Regular readers will know that I’m a big fan of the BBC show Gardener’s World – in fact, it’s the only reason we maintain a TV licence and every year when the licence renewal is up, I consider not renewing as I hardly watch any television, unless friends or colleagues are on. Every year I’m reminded of that Victoria Wood gag where she explains that the television license inspector came knocking on her door: “we’ve reason to believe you’re watching television without a licence and are fined £100”, to which Wood explains that she’s only watching Gardener’s World, to which the inspector replies: “oh, ok, call it fifty”.
Last year I remember watching our friend Adam Frost visit some community projects that were using gardening as a mechanism to bring communities together and to offer what was essentially distraction therapy for those who had suffered all sorts of different life traumas. Refugees who had been forced out of their country, witnessing (and in one case personally subjected to) rape, famine and destruction in the process. Children with learning difficulties and special educational needs who felt that they didn’t quite fit in; the recipients of bullying behaviour and feeling confused. Different nationalities; religions; social backgrounds and here they all were, together – gardening. Growing vegetables, flowers, herbs, fruit – together. No prejudice and in some cases not even a common language among them, however, despite the social, economic, psychological and behavioural extremes, Frost began to unpick their stories, revealing to us, the emotionally overwhelmed viewers, that here was nature, healing.
Some of these individuals had been to the most darkest places in their minds and souls: they had witnessed and been subjected to some of the most horrific examples of behaviour our species can exhibit. But with their hands in soil; preparing and nurturing new life in the form of plants and in turn enjoying the culinary benefits of their labour, there was solace.
If nature can help to heal and provide efficacious restorative opportunities for human health, wellbeing and behaviour when we are at our lowest and despite the most extreme of circumstances – just imagine what contact with nature could do for those of us fortunate enough to not be in those positions?
Gardening activities are, for me, the most obvious and often rewarding examples of having contact with nature. Not everyone has a woodland walk, or even a nice walk, available to them. Nor do they have anywhere within easy access to watch birds or other wildlife. Gardening though can be done with absolutely no budget whatsoever, wherever and whenever – I challenge you! Some of my favourite ways for businesses to engage with nature are building, planting and tending to their own desktop herb garden for colleagues to engage with and share; growing interesting and useful plants from seed (cucumbers are great because sliced and added to water make for a really refreshing and thirst-quenching drink – visitors here at our farm often comment on how much they like the taste of the water, which is simply filtered from the tap and slices of cucumber added); strawberries are super easy to grow and make great window plants. What about scattering some cut flower seeds outside and using them to brighten up your office, picking a few on your way into the building each day?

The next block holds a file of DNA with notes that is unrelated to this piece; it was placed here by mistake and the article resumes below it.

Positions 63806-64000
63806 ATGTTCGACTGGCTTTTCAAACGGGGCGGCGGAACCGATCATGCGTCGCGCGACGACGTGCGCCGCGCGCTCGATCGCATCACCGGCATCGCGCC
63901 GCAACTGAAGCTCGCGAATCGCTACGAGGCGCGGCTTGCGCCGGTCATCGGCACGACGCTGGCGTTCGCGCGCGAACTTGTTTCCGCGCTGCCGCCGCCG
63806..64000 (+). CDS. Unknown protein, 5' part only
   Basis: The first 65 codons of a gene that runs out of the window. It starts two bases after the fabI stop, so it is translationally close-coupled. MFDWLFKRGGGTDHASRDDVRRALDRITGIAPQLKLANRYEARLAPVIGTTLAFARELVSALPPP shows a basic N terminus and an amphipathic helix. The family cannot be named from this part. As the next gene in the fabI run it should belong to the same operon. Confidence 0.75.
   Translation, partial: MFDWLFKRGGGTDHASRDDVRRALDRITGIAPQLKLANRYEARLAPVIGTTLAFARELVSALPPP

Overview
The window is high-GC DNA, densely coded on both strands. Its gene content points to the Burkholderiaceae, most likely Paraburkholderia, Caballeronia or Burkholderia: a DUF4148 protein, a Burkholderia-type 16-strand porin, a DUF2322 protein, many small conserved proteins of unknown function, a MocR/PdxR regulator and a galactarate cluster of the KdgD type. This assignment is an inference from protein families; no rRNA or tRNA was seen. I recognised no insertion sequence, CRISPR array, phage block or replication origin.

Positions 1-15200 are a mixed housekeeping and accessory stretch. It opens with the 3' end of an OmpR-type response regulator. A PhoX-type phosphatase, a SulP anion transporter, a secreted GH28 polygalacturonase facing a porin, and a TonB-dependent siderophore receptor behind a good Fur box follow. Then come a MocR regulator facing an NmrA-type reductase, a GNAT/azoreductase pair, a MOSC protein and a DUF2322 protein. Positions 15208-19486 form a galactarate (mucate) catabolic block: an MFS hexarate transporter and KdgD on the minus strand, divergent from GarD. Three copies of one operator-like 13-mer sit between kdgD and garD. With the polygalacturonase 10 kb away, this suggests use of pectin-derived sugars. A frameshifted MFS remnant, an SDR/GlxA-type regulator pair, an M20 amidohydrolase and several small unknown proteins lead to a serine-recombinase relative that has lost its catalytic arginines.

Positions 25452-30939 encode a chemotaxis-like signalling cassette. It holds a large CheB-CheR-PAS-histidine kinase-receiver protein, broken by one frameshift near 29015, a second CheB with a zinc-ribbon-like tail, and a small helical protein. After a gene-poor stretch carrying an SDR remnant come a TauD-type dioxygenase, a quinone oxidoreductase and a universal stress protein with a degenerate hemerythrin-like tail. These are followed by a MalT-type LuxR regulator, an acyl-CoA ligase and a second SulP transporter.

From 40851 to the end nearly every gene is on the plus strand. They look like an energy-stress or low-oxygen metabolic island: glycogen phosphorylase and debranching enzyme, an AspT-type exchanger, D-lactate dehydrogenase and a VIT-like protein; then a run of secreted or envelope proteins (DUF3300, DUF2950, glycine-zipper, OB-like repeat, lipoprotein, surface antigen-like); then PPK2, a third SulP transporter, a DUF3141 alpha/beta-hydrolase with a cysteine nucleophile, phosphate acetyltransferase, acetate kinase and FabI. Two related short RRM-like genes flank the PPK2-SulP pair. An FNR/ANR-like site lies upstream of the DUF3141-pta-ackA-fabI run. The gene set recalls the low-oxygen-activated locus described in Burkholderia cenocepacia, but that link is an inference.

Nature heals. It’s why we set up The Good Life Project because there’s been very little shared publicly over the past forty years about the remarkable benefits to culture, well-being, behaviour, health, focus, attention, creativity – the benefits are wide ranging but still remarkably under utilised in our personal lives and at work. If something is wrong, or not working, we’re still very quick to stay in, bemoan and possibly reach for a pill. We might have to have meetings, a structured program devised or “involve HR” – instead of embracing the obvious solution: nature. It’s right there, outside our windows! Always has been. Walking meetings, enforced time outside or at least engaging with nature (watering plants, planting seeds, tending to a herb garden or even keeping bees, for example) need not cost anything and are accessible.
Will we ever see the time when we self manage our health, behaviour and well-being by taking time out in the garden, or vegetable patch? Recognising the power of fresh air and natural life?
Seasonal Affective Disorder (SAD) is a form of depression, which has significant prevalence here in the United Kingdom largely between September and April when the long, dark nights and gloomier weather occupy. The NHS estimates it’s affecting about 1 in 15 people in the UK, which is a startling statistic. I suspect that might well be higher – if you find that your get up and go has got up and gone during the winter months, or that suddenly when April comes around you instantly feel in better spirits: cheerier and with more energy, then it’s likely you’re more affected by our famous British weather than you might realise. As someone who has lived with depression all of my adult life, I feel infinitely better: recharged, happier, energetic, healthier even, when I’ve been outside and specifically when I’ve been gardening. The activity provides focus on effort that will pay dividends in a very short time. There’s nothing quite like sitting and admiring vegetables or flowers, reflecting on your efforts to achieve something that is naturally beautiful.
Imagine the power that organisation’s could embrace to see less stress, more productivity and greater creativity; reduced sickness and more efficient and happier cultures… is it too obvious?
Jez Rose is a broadcaster, bee farmer and, inspired by his Grandma, an unconventional gardener. He launched The Good Life Project to help and encourage organisation’s and individuals to engage with nature for the benefits of human health, wellbeing and behaviour. www.JezRose.co.uk